This variable can be used to determine whether the Perl interpreter executing a script is in the right range of versions:

warn "No PerlIO!\n" if $] lt '5.008';

When comparing $], string comparison operators are highly recommended. The inherent limitations of binary floating point representation can sometimes lead to incorrect comparisons for some numbers on some architectures.

See also the documentation of "use VERSION" and "require VERSION" for a convenient way to fail if the running Perl interpreter is too old.

See "$^V" for a representation of the Perl version as a version object, which allows more flexible string comparisons.

The main advantage of $] over $^V is that it works the same on any version of Perl. The disadvantages are that it can't easily be compared to versions in other formats (e.g. literal v-strings, "v1.2.3" or version objects) and numeric comparisons can occasionally fail; it's good for string literal version checks and bad for comparing to a variable that hasn't been sanity-checked.

The $OLD_PERL_VERSION form was added in Perl v5.20.0 for historical reasons but its use is discouraged. (If your reason to use $] is to run code on old perls then referring to it as $OLD_PERL_VERSION would be self-defeating.)

Mnemonic: Is this version of perl in the right bracket?

The maximum system file descriptor, ordinarily 2. System file descriptors are passed to "exec()"ed processes, while higher file descriptors are not. Also, during an "open()", system file descriptors are preserved even if the "open()" fails (ordinary file descriptors are closed before the "open()" is attempted). The close-on-exec status of a file descriptor will be decided according to the value of $^F when the corresponding file, pipe, or socket was opened, not the time of the "exec()".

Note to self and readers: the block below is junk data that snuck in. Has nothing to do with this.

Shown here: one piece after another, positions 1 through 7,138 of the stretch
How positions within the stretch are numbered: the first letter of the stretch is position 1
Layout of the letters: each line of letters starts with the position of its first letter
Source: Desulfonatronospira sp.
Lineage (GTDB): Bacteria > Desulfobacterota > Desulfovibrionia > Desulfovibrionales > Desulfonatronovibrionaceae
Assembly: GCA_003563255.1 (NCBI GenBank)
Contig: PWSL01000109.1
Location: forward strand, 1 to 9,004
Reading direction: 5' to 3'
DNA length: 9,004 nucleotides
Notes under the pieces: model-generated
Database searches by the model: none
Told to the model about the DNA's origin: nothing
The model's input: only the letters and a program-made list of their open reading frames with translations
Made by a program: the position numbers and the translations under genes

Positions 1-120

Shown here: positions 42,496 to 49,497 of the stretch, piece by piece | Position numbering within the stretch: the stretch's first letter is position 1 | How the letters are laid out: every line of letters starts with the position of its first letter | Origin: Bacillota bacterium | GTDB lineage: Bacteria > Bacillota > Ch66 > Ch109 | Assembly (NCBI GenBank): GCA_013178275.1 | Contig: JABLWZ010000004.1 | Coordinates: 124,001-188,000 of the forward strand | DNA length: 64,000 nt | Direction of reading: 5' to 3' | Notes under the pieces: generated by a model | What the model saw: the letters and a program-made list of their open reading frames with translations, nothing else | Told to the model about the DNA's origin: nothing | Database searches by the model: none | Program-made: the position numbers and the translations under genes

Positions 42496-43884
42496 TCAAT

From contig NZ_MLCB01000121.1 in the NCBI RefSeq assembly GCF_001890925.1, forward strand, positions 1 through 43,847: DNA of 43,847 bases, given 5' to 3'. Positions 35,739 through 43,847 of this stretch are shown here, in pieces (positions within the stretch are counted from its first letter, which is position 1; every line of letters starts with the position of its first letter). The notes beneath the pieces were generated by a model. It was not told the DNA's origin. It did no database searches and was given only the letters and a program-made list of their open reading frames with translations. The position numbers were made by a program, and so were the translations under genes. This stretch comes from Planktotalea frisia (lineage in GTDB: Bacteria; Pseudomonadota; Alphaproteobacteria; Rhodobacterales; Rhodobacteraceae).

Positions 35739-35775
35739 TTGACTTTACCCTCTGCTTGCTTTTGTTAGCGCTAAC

The array @F contains the fields of each line read in when autosplit mode is turned on. See perlrun for the -a switch. This array is package-specific, and must be declared or given a full package name if not in package main when running under "strict 'vars'".

The array @INC contains the list of places that the "do EXPR", "require", or "use" constructs look for their library files. It initially consists of the arguments to any -I command-line switches, followed by the default Perl library, probably /usr/local/lib/perl, followed by ".", to represent the current directory. ("." will not be appended if taint checks are enabled, either by "-T" or by "-t".) If you need to modify this at runtime, you should use the "use lib" pragma to get the machine-dependent library properly loaded also:

use lib '/mypath/libdir/';
use SomeMod;

You can also insert hooks into the file inclusion system by putting Perl code directly into @INC. Those hooks may be subroutine references, array references or blessed objects. See "require" in perlfunc for details.

The hash %INC contains entries for each filename included via the "do", "require", or "use" operators. The key is the filename you specified (with module names converted to pathnames), and the value is the location of the file found. The "require" operator uses this hash to determine whether a particular file has already been included.